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WASHINGTON, July 27 (Reuters) - A Republican proposal in the House of Representatives to institute a border tax on imported items has been killed, party leaders said on Thursday, saying they did so as part of a tax overhaul deal struck between congressional and administration negotiators.
The border adjustment tax was meant to discourage U.S. companies from manufacturing products overseas and then importing them back into the United States for sale.
The decision is a victory for large retailers and other importers who lobbied aggressively against the proposal, including a coalition that included automakers like Toyota and stores like Target, Autozone and Best Buy.
"While we have debated the pro-growth benefits of border adjustability, we appreciate that there are many unknowns associated with it and have decided to set this policy aside in order to advance tax reform," the "Big Six" Republican tax negotiators said in a joint statement.
The Big Six is comprised of Treasury Secretary Steve Mnuchin and Gary Cohn, the head of the National Economic Council - both representing President Donald Trump - House Speaker Paul Ryan, Senate Majority Leader Mitch McConnell and the heads of the two tax-writing committees in Congress, Senator Orrin Hatch and Representative Kevin Brady.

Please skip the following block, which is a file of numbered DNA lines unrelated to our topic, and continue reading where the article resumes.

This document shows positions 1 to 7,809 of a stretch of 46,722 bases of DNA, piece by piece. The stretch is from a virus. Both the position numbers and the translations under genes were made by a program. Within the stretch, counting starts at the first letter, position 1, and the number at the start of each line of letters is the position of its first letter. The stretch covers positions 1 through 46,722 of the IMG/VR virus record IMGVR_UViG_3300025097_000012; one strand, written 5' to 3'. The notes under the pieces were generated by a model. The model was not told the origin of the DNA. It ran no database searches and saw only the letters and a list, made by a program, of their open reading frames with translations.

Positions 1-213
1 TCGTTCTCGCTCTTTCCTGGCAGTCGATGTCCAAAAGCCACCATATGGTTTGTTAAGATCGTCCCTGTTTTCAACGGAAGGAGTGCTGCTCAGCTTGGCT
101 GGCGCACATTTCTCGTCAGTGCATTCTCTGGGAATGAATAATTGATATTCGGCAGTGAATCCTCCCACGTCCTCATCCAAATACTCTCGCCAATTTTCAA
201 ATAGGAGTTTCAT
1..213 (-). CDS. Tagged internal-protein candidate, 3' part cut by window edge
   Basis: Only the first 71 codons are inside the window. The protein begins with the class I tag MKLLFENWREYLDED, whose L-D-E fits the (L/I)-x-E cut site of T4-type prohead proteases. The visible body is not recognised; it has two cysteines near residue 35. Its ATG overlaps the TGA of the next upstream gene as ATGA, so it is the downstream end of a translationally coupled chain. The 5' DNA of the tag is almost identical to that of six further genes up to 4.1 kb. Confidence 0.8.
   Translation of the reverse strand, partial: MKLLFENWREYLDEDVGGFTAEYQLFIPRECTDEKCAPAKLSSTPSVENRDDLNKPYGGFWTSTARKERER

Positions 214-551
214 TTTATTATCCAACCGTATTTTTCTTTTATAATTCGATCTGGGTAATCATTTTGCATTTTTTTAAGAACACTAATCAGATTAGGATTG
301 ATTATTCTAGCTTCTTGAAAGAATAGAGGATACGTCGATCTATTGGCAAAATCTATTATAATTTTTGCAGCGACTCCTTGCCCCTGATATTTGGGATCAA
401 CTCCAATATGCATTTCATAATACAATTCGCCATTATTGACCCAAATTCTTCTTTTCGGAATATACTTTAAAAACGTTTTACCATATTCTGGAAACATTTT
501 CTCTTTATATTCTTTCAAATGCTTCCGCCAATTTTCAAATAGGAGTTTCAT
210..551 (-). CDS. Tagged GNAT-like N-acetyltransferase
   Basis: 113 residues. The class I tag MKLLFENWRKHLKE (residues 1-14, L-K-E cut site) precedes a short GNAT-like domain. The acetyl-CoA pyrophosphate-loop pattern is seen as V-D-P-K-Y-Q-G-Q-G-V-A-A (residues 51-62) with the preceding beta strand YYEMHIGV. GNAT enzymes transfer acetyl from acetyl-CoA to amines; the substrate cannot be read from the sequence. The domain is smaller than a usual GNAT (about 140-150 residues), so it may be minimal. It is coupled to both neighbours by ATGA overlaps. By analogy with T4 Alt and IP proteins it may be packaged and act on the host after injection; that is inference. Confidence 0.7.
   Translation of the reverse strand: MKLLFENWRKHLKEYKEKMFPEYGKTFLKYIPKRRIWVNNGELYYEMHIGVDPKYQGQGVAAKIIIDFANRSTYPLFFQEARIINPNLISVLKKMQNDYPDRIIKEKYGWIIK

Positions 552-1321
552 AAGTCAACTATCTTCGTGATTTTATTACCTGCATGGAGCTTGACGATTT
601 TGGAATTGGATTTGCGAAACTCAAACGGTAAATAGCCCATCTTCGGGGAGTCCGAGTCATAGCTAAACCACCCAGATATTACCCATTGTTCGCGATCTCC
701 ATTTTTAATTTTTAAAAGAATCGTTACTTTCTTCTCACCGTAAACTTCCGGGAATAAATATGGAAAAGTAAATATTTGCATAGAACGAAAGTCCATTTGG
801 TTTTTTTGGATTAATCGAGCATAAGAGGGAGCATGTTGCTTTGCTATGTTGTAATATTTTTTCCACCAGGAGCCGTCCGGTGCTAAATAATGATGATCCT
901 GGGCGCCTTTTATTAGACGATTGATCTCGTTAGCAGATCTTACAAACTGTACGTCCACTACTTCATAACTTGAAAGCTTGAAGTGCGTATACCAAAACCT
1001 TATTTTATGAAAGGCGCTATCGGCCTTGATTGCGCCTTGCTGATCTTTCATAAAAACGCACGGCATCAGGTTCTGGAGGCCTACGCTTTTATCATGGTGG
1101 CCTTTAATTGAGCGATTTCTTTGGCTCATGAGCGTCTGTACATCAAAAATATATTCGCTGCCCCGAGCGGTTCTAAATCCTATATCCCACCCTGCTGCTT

The group did not indicate whether it had reached a deal on a corporate tax rate, saying only that it wanted to see that rate as low as possible.
Trump has vowed to finish a tax overhaul by the end of this year.
The defeat of the border adjustment tax is a blow to a policy that Ryan had worked to gain support for more than a year.
Republicans are keen on reforming the tax code. Party leaders in Congress are hopeful that the current debate on repealing and replacing Obamacare, which is now before the Senate, can be completed quickly, allowing Congress to then turn its attention to the tax code. (Reporting by Ginger Gibson; Additional reporting by David Morgan and David Lawder; Editing by Leslie Adler)